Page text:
There’s something special about those Christmas shepherds and “prophets from the east.” It turns out, they were not only real people, but also symbols for the greatest of all people.
I was taught throughout my childhood to find Jesus Christ in every worthy story I heard, in every experience I had, and every person I met. This advice has served me well, especially as I contemplate what Christmas really means amid the hustle, bustle, and commotion that unfortunately comes with the season.
It is said that because the word “mas” means “more” in Spanish, Christmas should really be interpreted as “more Christ.” Is it possible, then, that we can see more of Christ through the familiar characters in the story of the Nativity?
THE SHEPHERDS: A TYPE OF THE GOOD SHEPHERD
Imagine what an honor it must have been to be among the first to witness those special preliminary moments of our Savior’s mortal existence on that tranquil, holy night.
After a rather startling revelation from an angel (1), the shepherds came to the manger “with haste” and observed the Son of God lying in a humble manger, fit for a servant yet made for a King.
But the story doesn’t end there! The shepherds, “when they had seen it…made known abroad…concerning this child” (Luke 2:17). These shepherds could not contain their joy and became the first missionaries of the dispensation of Christ.
David O. McKay, ninth president of the Church of Jesus Christ of Latter-day Saints said,
“The shepherds did not say, ‘I wonder if this be true.’ They did not say, ‘Let us go and see if this thing be true’; they said, ‘Let us go and see this thing which is come to pass which the Lord hath made known unto us’…What would you give-you who may not have that assurance-to have in your hearts that same confidence that Christ is born, that Christ lives, that God had heralded his birth by angels in heaven? All doubt would be banished, all worry concerning our purpose here in life would cease. That is what such a testimony means.” (2)
What can these lowly shepherds teach us about Christ?
- Christ is the Good Shepherd (John 10:11) and the “Shepherd…of your souls” (1 Peter 2:15). He knows his flock and leads all of His sheep (us) with perfect grace, compassion, humility, and integrity.
- The sacrificial rites of the Law of Moses were never about animals. They represented “that great and last sacrifice” (Alma 34:14), our Savior, the “Lamb of God” (John 1:29).
- Like Christ, the shepherds were “not ashamed of the gospel of Christ” (Romans 1:16) and were valiant missionaries
Therefore, it is only fitting the shepherds would be in attendance at the Great Shepherd’s sacred birth.
THE WISE MEN: BRINGING JEWS AND GENTILES TOGETHER
We don’t know much about the wise men. In fact, we don’t even know if there were exactly three. But we do know they came “from the east to Jerusalem” (Matthew 2:1). This little tidbit informs us they were clearly Gentiles, if not Gentile prophets.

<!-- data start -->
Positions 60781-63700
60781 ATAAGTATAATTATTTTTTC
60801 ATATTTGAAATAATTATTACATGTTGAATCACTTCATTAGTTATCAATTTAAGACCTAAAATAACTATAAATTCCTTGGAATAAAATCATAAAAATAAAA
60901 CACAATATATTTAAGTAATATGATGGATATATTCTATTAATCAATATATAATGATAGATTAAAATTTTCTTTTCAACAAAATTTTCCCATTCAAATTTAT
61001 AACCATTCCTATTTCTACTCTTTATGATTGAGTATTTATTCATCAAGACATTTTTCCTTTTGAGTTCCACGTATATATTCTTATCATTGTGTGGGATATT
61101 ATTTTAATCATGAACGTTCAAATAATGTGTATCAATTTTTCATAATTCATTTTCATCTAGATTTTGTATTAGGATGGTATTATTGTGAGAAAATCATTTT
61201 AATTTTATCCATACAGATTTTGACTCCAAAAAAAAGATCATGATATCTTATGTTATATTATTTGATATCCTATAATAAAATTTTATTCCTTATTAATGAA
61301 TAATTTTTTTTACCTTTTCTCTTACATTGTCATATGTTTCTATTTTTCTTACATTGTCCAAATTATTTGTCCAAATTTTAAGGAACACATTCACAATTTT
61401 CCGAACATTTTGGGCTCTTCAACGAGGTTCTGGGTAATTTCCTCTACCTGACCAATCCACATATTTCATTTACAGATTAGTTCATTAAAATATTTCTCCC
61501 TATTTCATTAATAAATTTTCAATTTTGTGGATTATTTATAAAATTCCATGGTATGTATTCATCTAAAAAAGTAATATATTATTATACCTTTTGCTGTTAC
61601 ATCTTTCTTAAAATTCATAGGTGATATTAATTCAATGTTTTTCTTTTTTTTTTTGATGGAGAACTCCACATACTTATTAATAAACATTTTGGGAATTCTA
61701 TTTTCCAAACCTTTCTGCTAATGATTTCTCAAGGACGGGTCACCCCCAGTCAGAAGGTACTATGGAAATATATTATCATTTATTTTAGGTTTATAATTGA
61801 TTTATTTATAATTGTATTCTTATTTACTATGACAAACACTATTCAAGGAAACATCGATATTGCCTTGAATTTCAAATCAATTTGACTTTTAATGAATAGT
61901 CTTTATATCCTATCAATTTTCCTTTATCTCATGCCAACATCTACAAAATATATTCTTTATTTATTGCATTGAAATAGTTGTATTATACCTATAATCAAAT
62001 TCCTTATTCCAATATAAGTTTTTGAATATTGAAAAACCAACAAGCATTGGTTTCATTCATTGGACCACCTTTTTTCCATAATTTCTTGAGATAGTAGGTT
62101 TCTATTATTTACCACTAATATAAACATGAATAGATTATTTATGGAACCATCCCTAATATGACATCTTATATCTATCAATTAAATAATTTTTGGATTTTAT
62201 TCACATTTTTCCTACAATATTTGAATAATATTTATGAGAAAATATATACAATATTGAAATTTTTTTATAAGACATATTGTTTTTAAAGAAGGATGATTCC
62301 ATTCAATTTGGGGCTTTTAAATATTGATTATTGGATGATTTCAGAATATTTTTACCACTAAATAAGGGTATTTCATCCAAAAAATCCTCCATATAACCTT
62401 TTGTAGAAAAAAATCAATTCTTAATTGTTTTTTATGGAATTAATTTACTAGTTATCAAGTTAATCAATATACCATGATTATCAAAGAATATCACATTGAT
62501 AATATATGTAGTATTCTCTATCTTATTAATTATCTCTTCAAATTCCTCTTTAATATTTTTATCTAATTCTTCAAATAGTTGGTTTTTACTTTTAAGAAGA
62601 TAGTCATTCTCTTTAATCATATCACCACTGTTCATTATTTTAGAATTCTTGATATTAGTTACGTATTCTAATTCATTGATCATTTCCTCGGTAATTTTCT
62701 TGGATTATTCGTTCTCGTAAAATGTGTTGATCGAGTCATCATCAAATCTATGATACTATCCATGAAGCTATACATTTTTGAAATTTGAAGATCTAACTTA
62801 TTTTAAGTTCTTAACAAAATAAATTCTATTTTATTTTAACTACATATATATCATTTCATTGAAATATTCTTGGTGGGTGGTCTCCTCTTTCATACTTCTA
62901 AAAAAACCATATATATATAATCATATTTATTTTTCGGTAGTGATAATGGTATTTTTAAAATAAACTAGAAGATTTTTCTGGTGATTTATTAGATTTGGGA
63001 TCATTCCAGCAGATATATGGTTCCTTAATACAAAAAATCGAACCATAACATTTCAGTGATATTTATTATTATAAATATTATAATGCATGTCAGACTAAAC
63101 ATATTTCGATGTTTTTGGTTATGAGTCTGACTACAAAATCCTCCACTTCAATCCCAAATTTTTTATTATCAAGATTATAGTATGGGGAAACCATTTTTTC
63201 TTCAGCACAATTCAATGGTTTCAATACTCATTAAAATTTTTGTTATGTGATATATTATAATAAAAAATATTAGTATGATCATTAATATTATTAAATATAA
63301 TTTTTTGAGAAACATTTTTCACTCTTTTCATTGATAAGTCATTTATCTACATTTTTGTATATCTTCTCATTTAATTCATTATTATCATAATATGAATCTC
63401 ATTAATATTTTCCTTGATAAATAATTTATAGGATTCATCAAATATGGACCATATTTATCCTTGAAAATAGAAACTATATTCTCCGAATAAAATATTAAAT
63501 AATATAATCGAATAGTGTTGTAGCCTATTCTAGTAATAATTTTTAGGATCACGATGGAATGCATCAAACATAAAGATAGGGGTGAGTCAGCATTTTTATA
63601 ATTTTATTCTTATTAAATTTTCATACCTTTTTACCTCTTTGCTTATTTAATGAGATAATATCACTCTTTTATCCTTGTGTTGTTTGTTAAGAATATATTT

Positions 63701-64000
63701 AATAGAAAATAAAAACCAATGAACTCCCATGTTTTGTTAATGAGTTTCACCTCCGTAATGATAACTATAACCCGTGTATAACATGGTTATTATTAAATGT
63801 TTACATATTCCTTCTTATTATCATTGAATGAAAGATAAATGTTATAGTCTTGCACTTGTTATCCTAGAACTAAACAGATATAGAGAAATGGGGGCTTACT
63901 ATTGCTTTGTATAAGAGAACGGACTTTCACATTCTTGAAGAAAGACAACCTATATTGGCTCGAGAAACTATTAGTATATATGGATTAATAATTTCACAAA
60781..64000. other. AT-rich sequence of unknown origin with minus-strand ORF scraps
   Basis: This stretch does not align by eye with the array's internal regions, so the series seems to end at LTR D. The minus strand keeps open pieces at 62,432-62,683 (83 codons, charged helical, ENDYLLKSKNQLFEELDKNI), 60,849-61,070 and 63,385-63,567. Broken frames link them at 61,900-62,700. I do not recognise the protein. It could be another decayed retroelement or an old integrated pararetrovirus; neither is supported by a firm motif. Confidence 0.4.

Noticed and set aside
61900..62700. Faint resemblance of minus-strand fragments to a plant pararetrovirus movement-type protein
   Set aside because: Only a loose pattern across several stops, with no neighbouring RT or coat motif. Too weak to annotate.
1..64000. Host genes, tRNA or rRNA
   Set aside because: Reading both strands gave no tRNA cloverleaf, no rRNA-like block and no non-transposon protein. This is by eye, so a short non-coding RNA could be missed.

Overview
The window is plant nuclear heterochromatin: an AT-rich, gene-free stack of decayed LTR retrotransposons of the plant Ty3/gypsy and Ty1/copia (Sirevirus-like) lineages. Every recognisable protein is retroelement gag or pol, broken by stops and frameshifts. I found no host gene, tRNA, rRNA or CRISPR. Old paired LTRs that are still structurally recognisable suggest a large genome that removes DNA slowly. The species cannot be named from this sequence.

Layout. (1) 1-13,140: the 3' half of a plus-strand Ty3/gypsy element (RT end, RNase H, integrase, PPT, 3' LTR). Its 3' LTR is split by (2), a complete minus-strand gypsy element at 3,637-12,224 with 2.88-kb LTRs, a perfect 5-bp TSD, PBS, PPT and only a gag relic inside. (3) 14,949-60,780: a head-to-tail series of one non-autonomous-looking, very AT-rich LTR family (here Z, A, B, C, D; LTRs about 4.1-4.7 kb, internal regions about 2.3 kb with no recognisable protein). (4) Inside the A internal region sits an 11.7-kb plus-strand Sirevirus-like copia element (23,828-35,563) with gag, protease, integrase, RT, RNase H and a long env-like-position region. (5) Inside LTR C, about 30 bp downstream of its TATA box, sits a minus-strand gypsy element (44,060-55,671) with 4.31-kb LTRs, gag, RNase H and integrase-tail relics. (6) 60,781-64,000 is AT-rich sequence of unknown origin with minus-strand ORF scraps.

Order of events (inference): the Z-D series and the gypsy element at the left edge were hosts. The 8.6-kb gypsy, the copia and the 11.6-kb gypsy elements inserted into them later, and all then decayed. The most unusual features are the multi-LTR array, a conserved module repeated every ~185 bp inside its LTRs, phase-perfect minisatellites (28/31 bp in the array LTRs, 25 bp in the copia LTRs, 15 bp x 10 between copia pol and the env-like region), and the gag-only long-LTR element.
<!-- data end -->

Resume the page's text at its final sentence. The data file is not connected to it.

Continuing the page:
If this is to be believed, having both Jew and Gentile receive the invitation to join in the celebration of Jesus’ early years was a sign of not only social and political inclusion, but also religious inclusion. The message is clear: All are invited to partake of the goodness of Christ (2 Nephi 26:28).
The wise men presented to the Savior three precious gifts, each possessing Christlike symbolism:
- Gold: a symbol of royalty. Gold was most commonly presented to kings, so why not the King of Kings?
- Frankincense: a symbol of God’s name (Malachi 1:11). This resin was also used to prepare sacrifices.
- Myrrh: oil used to anoint princes or kings
If we were to go with the tradition of the “three” wise men for the sake of drawing more parallels, we could say that each wise man represents each member of the Godhead: The Father, The Son, and The Holy Ghost (Spirit), who, together, provide us daily gifts.
WHAT DO THE SHEPHERDS AND WISE MEN TEACH US ABOUT CHRIST?
Christmas 2011 in Oshakati, Namibia
I have fallen victim to the commercialism of Christmas too many times. I miss the days when I was serving a mission for the Lord in the beautiful country of Namibia, located in southwestern Africa.
Two years ago, my mom sent us missionaries a big box of small toys and candy to pass out to the children of Oshakati, Namibia, on Christmas Eve. The smiles on each child’s face instantly proved that the joy of Christmas is found in serving and observing the joy in others. Just as sacrifices in Moses’ day were never about animals, worldly gifts in our day are never about the gifts themselves.
So what, then, are the shepherds and wise men teaching us about the true meaning of Christmas? There are, of course, many ways to answer this question. In my life, the shepherds are telling me to always be ready and willing to come when Christ beckons me, and to be diligent in sharing His tidings of great joy to all I meet, whether through words, music, or service.
The wise men remind me to give my own “gifts” to the Savior this year as a token of my personal sacrifice to become more like Him.
There are many things we can learn from the Nativity story and the characters that so humbly represent where the focus should be this season and always: on Jesus Christ, the Son of God, who condescended into mortality out of love for us and devotion to His Father.
May we always remember the reason for the season!
(1) Luke 2:8-14
(2) Man May Know for Himself: Teachings of President David O. McKay, compiled by Clare Middlemiss [Salt Lake City: Deseret Book Co., 1967], 466.